Could AI change how contact centres approach multilingual support?

By Ryan Falkenberg, 19 February 2024 – Originally published by IT Web Africa.

Here’s a challenge: phone the contact centre for your bank or insurance provider and see how many language options you get. In South Africa, besides English, you’ll probably get one or two at most. And while those options cover most of the population, many others will be forced to converse in their second or third language.

Now, try and repeat that experiment with the chatbot on that bank or insurer’s website. Chances are, there’ll be even fewer options. And when there are alternative options, there’s a fair likelihood that the answers in those alternative languages won’t be as good as they are in English.

There’s a good reason for that too. Until relatively recently, anyone wanting to build a chatbot or virtual agent capable of operating in multiple languages would have had their work cut out for them. You almost had to tell the bot exactly what to say. So, if the original logic was in English and you wanted the bot to also be able to answer in French, you had to write the logic all over again in French. It was a time-consuming, expensive, and extremely unscalable process.

Things improved as online translation tools like Google Translate came to prominence. These tools could translate your website content without you having to have different versions. The accuracy of these translations was less than perfect, however. And for companies like banks, this could be seriously problematic. The last thing you want is your customers in uproar because of an inaccurate and potentially offensive translation. Even if you didn’t have to duplicate the bot’s logic, these accuracy issues meant that organisations would have been reluctant to incorporate these translation tools into their chatbot or virtual agent offerings.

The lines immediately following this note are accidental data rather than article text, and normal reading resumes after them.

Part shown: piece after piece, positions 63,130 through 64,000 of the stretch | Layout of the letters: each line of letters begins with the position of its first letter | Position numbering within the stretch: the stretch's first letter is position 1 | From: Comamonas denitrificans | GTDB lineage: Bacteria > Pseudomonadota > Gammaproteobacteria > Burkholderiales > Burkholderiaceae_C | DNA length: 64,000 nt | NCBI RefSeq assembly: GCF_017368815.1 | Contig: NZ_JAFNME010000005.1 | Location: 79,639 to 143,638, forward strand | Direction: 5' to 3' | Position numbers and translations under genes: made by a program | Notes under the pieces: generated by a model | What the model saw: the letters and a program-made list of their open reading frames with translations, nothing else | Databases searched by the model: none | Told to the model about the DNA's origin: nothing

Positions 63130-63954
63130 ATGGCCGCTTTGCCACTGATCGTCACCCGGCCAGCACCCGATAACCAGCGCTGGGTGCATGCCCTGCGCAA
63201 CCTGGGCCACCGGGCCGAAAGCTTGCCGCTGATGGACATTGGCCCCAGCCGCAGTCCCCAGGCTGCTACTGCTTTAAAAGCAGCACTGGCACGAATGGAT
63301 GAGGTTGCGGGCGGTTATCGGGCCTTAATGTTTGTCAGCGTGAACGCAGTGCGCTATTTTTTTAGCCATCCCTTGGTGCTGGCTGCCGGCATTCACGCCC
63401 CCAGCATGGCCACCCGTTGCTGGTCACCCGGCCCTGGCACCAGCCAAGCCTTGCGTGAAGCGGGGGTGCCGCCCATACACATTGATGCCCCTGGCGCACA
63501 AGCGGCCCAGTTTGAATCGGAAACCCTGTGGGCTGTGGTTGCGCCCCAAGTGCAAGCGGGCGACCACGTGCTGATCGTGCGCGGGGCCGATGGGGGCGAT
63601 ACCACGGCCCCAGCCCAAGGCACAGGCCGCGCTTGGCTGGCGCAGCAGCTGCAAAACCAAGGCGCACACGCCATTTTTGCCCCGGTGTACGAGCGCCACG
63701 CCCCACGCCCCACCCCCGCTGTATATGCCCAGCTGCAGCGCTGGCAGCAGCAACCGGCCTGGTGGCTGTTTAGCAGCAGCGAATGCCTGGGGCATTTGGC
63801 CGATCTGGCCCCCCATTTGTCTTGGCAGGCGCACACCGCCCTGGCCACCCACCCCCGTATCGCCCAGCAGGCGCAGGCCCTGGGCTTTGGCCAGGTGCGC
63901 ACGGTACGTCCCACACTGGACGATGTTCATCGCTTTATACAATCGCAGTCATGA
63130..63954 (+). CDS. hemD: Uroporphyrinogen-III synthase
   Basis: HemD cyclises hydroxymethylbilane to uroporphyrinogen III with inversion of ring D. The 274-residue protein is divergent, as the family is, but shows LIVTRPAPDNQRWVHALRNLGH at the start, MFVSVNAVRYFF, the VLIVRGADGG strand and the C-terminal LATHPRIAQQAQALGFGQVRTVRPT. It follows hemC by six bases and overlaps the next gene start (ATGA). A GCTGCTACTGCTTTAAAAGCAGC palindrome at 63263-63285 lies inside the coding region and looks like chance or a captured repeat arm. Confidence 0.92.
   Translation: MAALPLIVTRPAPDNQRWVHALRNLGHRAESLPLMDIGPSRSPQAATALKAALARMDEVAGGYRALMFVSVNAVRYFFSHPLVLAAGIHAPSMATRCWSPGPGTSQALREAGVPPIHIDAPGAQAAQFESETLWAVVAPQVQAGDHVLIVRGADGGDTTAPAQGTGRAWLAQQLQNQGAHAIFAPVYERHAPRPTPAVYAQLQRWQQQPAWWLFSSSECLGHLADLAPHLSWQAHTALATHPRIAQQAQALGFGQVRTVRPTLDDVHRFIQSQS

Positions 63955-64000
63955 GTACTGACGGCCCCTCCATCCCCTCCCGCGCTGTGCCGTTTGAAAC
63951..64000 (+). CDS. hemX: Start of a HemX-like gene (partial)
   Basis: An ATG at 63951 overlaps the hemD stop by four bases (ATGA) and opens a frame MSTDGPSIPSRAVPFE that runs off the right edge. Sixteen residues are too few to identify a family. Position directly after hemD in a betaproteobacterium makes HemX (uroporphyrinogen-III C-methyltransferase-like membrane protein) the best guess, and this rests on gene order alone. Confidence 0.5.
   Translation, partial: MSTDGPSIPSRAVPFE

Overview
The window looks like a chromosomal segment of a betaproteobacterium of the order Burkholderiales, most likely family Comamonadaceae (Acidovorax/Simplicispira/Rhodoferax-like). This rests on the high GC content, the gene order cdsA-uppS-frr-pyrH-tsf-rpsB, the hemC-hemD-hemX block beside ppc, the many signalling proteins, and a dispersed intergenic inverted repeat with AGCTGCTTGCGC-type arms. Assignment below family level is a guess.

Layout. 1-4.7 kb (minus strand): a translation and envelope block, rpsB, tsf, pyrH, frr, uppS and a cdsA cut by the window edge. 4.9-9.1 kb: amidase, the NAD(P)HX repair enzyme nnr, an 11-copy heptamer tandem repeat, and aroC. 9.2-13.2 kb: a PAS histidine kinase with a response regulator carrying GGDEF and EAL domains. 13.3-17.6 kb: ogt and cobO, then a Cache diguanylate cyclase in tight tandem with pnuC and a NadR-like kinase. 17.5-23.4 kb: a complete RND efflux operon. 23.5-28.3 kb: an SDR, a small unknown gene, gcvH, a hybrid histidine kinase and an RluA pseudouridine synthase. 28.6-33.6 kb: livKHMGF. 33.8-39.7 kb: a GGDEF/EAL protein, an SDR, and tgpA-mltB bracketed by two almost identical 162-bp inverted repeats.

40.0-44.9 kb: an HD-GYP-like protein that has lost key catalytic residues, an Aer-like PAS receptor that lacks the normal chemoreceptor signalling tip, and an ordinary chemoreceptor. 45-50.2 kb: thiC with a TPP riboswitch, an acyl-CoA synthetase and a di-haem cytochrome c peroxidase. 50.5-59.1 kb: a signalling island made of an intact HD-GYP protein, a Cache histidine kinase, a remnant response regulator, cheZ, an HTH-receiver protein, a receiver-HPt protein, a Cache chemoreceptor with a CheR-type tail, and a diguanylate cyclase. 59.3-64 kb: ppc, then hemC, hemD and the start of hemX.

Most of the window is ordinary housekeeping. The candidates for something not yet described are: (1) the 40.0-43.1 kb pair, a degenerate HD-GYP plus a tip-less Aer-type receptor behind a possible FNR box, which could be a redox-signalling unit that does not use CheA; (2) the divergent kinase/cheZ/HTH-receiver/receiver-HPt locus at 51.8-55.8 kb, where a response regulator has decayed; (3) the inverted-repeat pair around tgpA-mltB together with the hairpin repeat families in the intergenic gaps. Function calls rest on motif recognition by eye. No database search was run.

With the rapid advances in conversational AI capabilities, and more recently the acceleration in generative AI, the accuracy of language translation has improved significantly. So much so that we can train a virtual agent in English and, by leveraging advanced language translation services, have it engage with customers in many other languages across multiple channels.

As more and more organisations make use of the powerful translation services offered by Microsoft, AWS, IBM, Google and the like, the accuracy of their translations will keep improving. While the translation of certain conversations may still not be perfect, watch this space. Within the next 12 – 18 months you will see an exponential improvement in accuracy. Even if there is a human agent working with a virtual agent, they’ll be able to help someone who’s speaking a completely different language.

The benefits offered by virtual agents with this kind of translation capability in a country with as many official languages as South Africa are obvious. Organisations can offer support in most of the official languages without having to hire people proficient in each of those languages, or spend large amounts of time and money building and maintaining multilingual virtual agents.

But the benefits go far beyond that too. Almost any business with international aspirations will be able to provide useful, accurate, and relevant support to their customers, no matter where in the world they might be from. It’s also worth noting that these translation abilities won’t just be restricted to text-based conversations but voice-based ones too.

Make no mistake, these advances are coming at pace, especially now that the tech giants are pouring billions of dollars into generative AI. Businesses can get ahead of the curve by developing a contact centre strategy that includes multilingual virtual agents automating high volumes of their rule-bound sales, service and support conversations across their digital channels.

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